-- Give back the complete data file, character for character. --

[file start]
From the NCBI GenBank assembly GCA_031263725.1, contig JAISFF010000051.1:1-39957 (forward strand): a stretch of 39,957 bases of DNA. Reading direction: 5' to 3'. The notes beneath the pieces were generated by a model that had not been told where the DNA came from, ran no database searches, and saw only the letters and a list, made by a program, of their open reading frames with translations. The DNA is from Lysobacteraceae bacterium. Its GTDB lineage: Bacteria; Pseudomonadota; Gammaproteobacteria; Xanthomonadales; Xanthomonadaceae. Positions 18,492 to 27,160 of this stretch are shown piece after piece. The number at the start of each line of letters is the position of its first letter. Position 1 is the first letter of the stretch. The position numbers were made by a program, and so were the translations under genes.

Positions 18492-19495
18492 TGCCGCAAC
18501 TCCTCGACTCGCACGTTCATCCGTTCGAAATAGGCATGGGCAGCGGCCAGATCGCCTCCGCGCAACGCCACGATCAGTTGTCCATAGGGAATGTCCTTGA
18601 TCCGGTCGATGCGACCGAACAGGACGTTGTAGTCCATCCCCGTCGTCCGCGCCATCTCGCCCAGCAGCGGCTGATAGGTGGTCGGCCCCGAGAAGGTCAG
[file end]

From the NCBI GenBank assembly GCA_031263725.1, contig JAISFF010000051.1:1-39957 (forward strand): a stretch of 39,957 bases of DNA. Reading direction: 5' to 3'. The notes beneath the pieces were generated by a model that had not been told where the DNA came from, ran no database searches, and saw only the letters and a list, made by a program, of their open reading frames with translations. The DNA is from Lysobacteraceae bacterium. Its GTDB lineage: Bacteria; Pseudomonadota; Gammaproteobacteria; Xanthomonadales; Xanthomonadaceae. Positions 18,492 to 27,160 of this stretch are shown piece after piece. The number at the start of each line of letters is the position of its first letter. Position 1 is the first letter of the stretch. The position numbers were made by a program, and so were the translations under genes.

Positions 18492-19495
18492 TGCCGCAAC
18501 TCCTCGACTCGCACGTTCATCCGTTCGAAATAGGCATGGGCAGCGGCCAGATCGCCTCCGCGCAACGCCACGATCAGTTGTCCATAGGGAATGTCCTTGA
18601 TCCGGTCGATGCGACCGAACAGGACGTTGTAGTCCATCCCCGTCGTCCGCGCCATCTCGCCCAGCAGCGGCTGATAGGTGGTCGGCCCCGAGAAGGTCAG